Social contests are a great way to build your audience and to engage potential customers. Good social competitions will engage your target audience and capture them in your marketing machine. Unfortunately, many tourism operators fall short of this goal and as a result, end up running a contest that delivers no strategic value to their business.
In this article, we’ll outline five mistakes tourism operators make when running a social contest.
1 – Your prize is not very unique
One of the best ways to generate plenty of buzz about your giveaway is to make sure the prizes are unique. We’ve found that the more impressive the reward, the better results you will get from the contest.
Don’t be afraid to think outside of the box and create something bespoke for the campaign. Some examples might include a:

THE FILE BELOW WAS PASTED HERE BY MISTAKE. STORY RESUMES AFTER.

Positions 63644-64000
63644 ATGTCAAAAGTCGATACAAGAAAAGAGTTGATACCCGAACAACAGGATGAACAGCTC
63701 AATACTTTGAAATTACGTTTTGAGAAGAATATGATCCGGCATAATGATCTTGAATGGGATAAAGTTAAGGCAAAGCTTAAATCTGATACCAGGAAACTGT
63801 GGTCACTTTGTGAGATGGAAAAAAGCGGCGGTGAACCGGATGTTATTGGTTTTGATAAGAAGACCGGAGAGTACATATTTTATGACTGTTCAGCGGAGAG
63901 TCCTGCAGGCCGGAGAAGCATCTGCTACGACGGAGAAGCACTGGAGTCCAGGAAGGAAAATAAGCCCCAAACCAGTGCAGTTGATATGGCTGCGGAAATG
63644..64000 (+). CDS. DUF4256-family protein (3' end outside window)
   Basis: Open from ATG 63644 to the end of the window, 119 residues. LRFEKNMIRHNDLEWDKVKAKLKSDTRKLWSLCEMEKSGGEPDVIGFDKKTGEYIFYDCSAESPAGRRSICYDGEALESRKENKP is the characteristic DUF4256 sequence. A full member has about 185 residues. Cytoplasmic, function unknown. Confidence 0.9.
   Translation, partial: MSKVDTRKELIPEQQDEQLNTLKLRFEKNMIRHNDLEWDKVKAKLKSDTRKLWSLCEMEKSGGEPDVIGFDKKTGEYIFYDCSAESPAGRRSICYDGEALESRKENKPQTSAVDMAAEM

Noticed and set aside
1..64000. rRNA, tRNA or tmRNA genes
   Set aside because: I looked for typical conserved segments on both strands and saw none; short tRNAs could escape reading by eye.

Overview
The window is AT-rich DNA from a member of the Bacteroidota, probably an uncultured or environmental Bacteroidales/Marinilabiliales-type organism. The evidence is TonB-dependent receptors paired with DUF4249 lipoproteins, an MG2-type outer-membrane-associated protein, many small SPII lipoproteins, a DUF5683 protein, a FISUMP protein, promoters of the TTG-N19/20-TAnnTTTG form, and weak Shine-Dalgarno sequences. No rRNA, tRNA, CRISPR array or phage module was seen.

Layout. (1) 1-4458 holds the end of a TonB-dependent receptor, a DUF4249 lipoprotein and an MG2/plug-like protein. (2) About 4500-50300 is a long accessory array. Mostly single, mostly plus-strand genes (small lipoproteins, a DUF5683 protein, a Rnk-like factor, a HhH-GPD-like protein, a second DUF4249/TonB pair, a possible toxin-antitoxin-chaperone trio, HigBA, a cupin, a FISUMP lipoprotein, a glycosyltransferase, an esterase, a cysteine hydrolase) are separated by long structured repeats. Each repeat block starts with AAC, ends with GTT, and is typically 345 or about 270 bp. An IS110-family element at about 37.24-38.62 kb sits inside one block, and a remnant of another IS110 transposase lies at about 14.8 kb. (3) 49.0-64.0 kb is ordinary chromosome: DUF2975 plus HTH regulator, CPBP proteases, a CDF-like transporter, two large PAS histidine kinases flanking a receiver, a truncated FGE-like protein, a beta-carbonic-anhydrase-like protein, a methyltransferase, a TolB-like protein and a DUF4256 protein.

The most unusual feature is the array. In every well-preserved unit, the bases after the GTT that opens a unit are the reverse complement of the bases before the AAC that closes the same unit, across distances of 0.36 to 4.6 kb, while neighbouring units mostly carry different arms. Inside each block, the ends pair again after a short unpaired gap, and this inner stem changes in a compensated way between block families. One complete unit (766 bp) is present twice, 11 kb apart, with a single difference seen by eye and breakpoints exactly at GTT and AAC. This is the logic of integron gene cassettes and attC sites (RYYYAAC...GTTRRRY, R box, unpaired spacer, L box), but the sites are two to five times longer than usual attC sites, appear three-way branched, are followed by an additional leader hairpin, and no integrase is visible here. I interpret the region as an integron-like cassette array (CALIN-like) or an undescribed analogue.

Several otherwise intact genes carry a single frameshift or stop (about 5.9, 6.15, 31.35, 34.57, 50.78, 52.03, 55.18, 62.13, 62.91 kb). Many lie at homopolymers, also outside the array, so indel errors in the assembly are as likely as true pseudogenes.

- Money can’t buy experience.
- One of a kind collectable.
- Customised piece of merchandise
Remember, your prize needs to resonate with your target audience. Ideally, your prize would be something that your target would be willing to pay for if they had the opportunity.
2 – You make it too hard to enter the competition
I always find it annoying how many hoops businesses make users jump through to enter their contests.
Sometimes, a user might be required to perform a certain number of social actions to enter the competition (like, share, comment, message and repost!). Or in some cases, they might even make you search their website for an obscure piece of information you have to put in a quiz box to enter the contest. All of these requirements are just a barrier to getting people into their marketing machine.
I think businesses doing things like this do it because they believe it captures a more engaged customer. However, I’d argue that the cost of capturing this audience is too great when you consider that they are probably losing out on droves of other entrants.
Remember, the goal of your competition is to build an audience in your marketing machine, not to give away a grand prize!
Make it as easy as possible for them to enter the competition and give them opportunities to get extra entries by performing more actions.